ceh-6 is a member of the POU-III family of homeobox
genes, whose members include the human genes SCIP, Brn-1, Brn-2 and Brn-4.
Anti-ceh-6 antibodies and a ceh-6-lacZ transgene showed that the gene is
expressed in 8 bilaterally symmetric neurons in the `brain': RMDVL and
MDVR, and RMDDL/R (head motor neurons), AUAL/R (sensory circuitry), AVHL/R
(egg-laying circuitry). Further staining was observed in the excretory
cell, which is necessary for osmoregulation; the SABVL/R neurons; the Pn.a
cells in the ventral nerve cord of early
larval stages; and the Y, K, F, B, U rectal cells. This expression pattern in a variety of ectodermal and neuronal tissues is similar to that observed for the mammalian homologues of this gene. T. Bürglin with co-authors obtained a Tc1 transposon insertion in ceh-6. Using PCR, T. Bürglin with co-authors identified a strain, where the loss of Tc1 caused a 1.3kb deletion which removes part of the POU-specific domain. 80% of the animals die as embryos at the two-fold stage; the embryos rupture in the rectal area. Since ceh-6 is expressed in the rectal cells, hence these cells are not differentiated properly (or are transformed) and may not express necessary cell surface adhesion molecules. Those animals which hatch, have malformed rectal structures. However, the reason why the larval animals die is most likely due to a defect in the excretory cell, since the animals develop vacuoles throughout the body, indicative of improper osmoregulation.
ceh-20 is the homologue of the human PBX genes and Drosophila extradenticle. ceh-20 shares a highly conserved domain upstream of the homeodomain with exd and PBX, the PBC domain. Antisera against this protein have been generated. Staining is observed in the posterior half of mid-gastrulation embryos. During larval stages, all the cells in the ventral cord and the retrovesicular ganglion are staining. Weaker staining is seen in the hypodermis and in muscles. Notably the brain, the pharynx and most cells in the tail ganglion do not stain. Recently, mutations in this gene have been isolated in Mike Stern's laboratory (Yale), and consistent with the expression pattern, weak alleles show defects in the central body region, while strong alleles are lethal.
ceh-2. Affinity purified antibodies against a ceh-2 peptide show nuclear staining in only 5 to 6 cells at the anterior of the embryo just before pharyngeal morphogenesis. In later stages, staining in specific cells in the anterior section of the pharynx was observed.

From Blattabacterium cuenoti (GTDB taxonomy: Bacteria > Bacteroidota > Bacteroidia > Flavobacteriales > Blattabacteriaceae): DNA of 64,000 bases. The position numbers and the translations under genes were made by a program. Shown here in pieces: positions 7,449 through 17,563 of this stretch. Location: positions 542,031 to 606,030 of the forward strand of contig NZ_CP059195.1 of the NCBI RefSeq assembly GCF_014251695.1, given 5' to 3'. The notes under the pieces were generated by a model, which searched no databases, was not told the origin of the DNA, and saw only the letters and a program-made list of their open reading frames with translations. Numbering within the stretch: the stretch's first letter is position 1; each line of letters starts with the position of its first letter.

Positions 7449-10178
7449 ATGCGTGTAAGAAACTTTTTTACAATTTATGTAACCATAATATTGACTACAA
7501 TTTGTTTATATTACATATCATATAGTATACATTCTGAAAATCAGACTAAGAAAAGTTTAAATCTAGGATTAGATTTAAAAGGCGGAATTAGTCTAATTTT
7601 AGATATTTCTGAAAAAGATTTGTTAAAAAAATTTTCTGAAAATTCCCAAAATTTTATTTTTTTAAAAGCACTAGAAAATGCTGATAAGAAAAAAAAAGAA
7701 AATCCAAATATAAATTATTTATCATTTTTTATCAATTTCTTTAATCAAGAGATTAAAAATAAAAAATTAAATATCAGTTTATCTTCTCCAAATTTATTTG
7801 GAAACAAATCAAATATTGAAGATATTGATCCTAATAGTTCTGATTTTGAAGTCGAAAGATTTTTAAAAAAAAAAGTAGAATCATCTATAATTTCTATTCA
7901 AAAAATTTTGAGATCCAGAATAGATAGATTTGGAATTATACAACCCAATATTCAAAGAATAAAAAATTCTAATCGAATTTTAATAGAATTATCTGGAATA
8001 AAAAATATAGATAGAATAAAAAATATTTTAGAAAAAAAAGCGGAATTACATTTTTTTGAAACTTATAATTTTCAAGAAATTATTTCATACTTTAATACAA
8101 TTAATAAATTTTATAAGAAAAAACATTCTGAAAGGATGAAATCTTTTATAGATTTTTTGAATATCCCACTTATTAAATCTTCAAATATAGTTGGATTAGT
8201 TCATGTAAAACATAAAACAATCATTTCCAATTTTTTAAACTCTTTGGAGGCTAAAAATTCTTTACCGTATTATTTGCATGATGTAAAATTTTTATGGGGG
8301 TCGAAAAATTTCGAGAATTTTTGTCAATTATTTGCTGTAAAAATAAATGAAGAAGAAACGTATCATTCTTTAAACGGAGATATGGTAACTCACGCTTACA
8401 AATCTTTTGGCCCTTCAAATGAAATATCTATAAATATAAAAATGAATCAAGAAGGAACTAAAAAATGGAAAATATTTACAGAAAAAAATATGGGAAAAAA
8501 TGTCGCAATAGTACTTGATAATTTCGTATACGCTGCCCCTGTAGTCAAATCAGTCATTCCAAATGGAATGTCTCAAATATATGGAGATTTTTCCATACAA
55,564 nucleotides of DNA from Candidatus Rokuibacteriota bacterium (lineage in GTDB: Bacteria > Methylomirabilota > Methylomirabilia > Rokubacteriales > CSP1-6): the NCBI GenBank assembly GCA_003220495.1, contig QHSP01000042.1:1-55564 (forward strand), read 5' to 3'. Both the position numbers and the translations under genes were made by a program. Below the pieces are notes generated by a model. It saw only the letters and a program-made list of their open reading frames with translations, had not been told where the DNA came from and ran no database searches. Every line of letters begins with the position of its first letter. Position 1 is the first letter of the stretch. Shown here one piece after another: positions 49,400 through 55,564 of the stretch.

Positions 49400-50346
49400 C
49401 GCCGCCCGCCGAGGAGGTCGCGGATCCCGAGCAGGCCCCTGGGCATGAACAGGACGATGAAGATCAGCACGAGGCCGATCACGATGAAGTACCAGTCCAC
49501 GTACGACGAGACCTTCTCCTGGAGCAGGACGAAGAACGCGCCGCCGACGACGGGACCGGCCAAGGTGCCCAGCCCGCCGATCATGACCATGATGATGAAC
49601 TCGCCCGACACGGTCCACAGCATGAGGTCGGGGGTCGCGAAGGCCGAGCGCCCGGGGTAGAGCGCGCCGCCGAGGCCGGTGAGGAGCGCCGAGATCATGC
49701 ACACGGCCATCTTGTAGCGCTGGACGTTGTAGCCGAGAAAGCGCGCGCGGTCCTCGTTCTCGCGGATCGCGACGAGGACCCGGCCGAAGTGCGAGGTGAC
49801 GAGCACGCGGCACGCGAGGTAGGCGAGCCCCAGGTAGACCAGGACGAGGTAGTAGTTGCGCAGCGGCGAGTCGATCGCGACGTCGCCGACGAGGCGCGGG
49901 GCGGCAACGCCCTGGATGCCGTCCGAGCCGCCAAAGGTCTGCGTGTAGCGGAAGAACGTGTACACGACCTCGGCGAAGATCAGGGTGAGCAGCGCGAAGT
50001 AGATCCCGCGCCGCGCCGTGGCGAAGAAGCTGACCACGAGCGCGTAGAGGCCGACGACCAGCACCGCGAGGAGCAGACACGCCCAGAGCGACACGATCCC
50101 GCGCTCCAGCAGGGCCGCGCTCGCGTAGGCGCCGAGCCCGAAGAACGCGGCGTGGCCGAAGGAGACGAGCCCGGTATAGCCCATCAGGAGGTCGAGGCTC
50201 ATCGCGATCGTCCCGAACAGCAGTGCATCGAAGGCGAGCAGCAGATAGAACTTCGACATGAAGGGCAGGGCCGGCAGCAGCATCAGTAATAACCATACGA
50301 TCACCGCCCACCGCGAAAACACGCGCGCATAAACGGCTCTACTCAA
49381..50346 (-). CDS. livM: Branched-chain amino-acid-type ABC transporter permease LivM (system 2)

ceh-13 is clustered with other homeobox genes, just as are homologous genes in HOM-C and Hox clusters. Strong evidences exist for it to be the orthologue of the Drosophila gene labial and for the evolutionary conservation of its local environment (D. Schaller et al. NAR Vol. 18, No. 3, p.2033-2036, 1990). ceh-13 is expressed earlier than the other genes in the cluster. ceh-13 is activated in response to an A-P cellular polarity and, depending on cell lineage, later translates this polarity into the regulation of specific target genes.
Analysis of CEH-13 protein expression throughout embryonic development
by means of antibody staining and reporter gene expression yielded a very
interesting expression pattern (C. Wittmann, in prep.). Both assays detect
nuclear CEH-13 in the Ep cell of 26-cell stage embryos. In 28-cell stage
embryos, additional staining appears in the posterior sisters of the last
AB division. Expression in later stages is compatible with the interpretation
that ceh-13 function is predominantly located to the anterior domain of
late embryos. Finally a reproducible staining of the ventral nerve cord
by the ceh-13 antibody is another thought provoking aspect of ceh-13 expression.
Throughout the reporter gene expression studies it became obvious, that a 9 kb fragment, including 8 kb of enhancer sequences the first exon, the first intron and part of the second exon is enough to confer wild type ceh-13 expression pattern to reporter genes in early developement. So starting with this well described reporter gene construct, I will further characterize the ceh-13 enhancer, in order to define minimal sequences that are necessary for the establishment of either domain of ceh-13 expression.
By rescue analysis and allele sequencing it was found lim-5 corresponds to the ttx-3 gene, a gene identified genetically based on defects in thermotactic behaviour (Mori and Ohshima, 1995; Hobert et al., submitted). Unlike other thermotaxis-defective mutants, the ttx-3 mutation specifically affects thermotaxis and not chemo- or odortaxis. The ttx-3 mutation decouples the dauer developmental program from its temperature dependence. Thus, the ttx-3 dependent thermosensory system not only couples to a motor output but also to a neuroendocrine signaling pathway.
It is possible that TTX-3 is part of an autoregulatory loop that regulates the initial expression of downstream target genes involved in neural signaling as well as later modulates downstream gene expression in behavioral plasticity.
Bürglin, T.R., and Ruvkun, G.: New motif in PBX genes. Nature Genet. 1, 319-320 (1992).
Bürglin, T.R.: A C. elegans prospero homologue defines a novel domain. Trends Biochem Sci. 19, 70-71 (1994).
Gehring, W.J., Affolter, M., and Bürglin, T.R. :Homeodomain proteins. Ann. Rev. Biochem. 63, 487-526 (1994).
Bürglin, T.R.: A comprehensive classification of homeobox genes. In: A guidebook to homeobox genes (D. Duboule, ed.), pp. 25-71, Oxford University Press, 1994.
Schaller et al. NAR Vol. 18, No. 3, p.2033-2036,